Several days had past without seeing Valis. Celeste could careless if she saw him, or not. She was focusing on giving aid to the people she came to help. In the evening she would sit on her rooftop, praying and asking for guidance to give her strength. The things she was experiencing was beyond what Geraldy prepped her for. Day in and out she gave her energy to those who were less fortunate.
Celeste didn’t ask for much, knowing that the Haitian people were limited with supplies, she stayed humble, and kept her needs at a minimal. She had learned at an early stage in life to be humble, in fact she preferred it! When growing up, Celeste learned to hunt for her food. She hand stitched all her clothing out of animal skins, grew her own food, and stored it for the winter seasons. Very rarely did she need to go to the store to buy goods, except for her girly stuff, and cowboy boots. When traveling to Los Angeles, she stopped in Texas for a few days, where she bought her first outfits from a western clothing store, at the age of eighteen.
When Celeste traveled down the crowded streets of Port-au-Prince, she absorbed and stored everything in her mind. Realizing how spoiled the American people were, and how much they dis-guarded their belongings with ease, made her sick in the heart. She swore when she returned home, that she was going to talk to a toy company. She had learned that no child ever really had a toy.
When Geraldy, and Celeste visited the tent cities, she noticed a little girl holding onto a doll head. She immediately approached the girl, sat down on the dirt, got into her backpack, and produced a sewing kit. She tore her red western long skirt into pieces, and made several girls little cloth dolls. She stuffed them with leaves, and soft debris that she had the little girls search for; In no time at all, the little girls watched Celeste quickly stitched the dolls, and handed them their new toy. Geraldy disciplined Celeste about using her clothing. “Celeste, if you don’t stop, you will have nothing left to cover your body.” Celeste smiled, and said, they were replaceable items, and didn’t give a hoot, who saw her figure.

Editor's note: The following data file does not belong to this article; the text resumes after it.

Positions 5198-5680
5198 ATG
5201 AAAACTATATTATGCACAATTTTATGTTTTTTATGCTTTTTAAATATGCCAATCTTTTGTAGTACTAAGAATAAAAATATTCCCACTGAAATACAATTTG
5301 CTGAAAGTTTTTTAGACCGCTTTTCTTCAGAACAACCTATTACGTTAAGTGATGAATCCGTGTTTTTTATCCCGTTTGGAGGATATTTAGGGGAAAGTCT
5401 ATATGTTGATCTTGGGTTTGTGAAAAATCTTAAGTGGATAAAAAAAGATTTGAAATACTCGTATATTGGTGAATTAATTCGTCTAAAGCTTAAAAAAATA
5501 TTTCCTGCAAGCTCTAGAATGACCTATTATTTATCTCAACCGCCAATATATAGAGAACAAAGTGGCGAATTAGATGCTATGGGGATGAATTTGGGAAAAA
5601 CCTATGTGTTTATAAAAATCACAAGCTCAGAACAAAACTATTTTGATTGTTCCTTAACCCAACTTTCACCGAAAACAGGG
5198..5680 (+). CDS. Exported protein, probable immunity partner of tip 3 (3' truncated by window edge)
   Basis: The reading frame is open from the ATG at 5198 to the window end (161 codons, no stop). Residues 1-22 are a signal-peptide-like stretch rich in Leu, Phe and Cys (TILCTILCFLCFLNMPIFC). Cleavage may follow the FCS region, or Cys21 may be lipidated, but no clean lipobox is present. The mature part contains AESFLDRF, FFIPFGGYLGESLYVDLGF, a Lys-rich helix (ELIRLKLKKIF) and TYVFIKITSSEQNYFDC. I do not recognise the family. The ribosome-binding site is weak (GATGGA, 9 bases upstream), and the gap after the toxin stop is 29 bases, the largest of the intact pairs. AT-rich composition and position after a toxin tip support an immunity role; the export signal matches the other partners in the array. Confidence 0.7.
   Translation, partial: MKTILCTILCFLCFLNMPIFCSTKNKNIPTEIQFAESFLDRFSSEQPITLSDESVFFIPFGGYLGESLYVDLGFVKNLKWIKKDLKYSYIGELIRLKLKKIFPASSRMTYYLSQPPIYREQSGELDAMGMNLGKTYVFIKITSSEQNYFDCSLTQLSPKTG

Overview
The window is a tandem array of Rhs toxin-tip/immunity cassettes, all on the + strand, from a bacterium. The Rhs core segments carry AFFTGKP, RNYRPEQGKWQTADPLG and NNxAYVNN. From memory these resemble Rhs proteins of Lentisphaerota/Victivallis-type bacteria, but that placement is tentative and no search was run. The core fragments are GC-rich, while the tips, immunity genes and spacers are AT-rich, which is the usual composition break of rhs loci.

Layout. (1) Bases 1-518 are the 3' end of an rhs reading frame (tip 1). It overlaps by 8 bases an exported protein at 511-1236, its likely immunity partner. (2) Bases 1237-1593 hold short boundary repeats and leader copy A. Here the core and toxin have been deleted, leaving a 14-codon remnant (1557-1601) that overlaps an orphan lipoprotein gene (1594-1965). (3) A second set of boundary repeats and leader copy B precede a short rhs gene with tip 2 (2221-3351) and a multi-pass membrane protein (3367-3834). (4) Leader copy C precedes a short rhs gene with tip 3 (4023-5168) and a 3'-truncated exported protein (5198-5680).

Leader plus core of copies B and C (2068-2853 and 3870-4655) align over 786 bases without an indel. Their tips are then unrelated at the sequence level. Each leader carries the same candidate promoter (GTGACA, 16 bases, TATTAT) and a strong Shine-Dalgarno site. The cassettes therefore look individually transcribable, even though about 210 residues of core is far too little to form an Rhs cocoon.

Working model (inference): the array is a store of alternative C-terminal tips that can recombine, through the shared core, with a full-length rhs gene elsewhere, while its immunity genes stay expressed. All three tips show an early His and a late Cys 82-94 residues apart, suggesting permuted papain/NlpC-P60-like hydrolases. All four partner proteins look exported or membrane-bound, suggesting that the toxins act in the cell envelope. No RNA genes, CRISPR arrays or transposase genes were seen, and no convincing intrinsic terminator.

Celeste was approached by more of the other children with material, asking her to stitch them a toy too. So, she asked several older ladies to help out, and in no time at all, Celeste saw her work filter throughout the tent cities. For the boys, she used her rubber gloves, and asked the boys to find her strong sticks. She showed the boys how to make their own slingshots. When she pulled her Bowie knife out of her boot, the children’s eyes grew with wonder. They were amazed how she used her sharp knife to make patterns out of the material.
She was surrounded by so many children begging to receive a toy, Celeste became overwhelmed with love. As the boys watched her skilled hands whittle the sticks into a toy, nothing gave Celeste the greatest pleasure as watching their beautiful faces light up, when they were handed their toy. She couldn’t make all the children a toy, so she gave them gum instead, with promises she would return, and make more toys for children who did not get one. When Celeste arrived in Haiti, she didn’t know a lick of French. Now, being with the Haitian’s, she was learning to pick up a few words, while implementing them in her vocabulary. The people would laugh at Celeste’s accent, when she spoke a few words to them in French. She loved hearing the laughter, it wasn’t a teasing laugh, but a good innocent laugh.
Celeste arrived back at the school late in the evenings, exhausted and hungry. After she ate a little, she went to bed only to wake up, and do it again.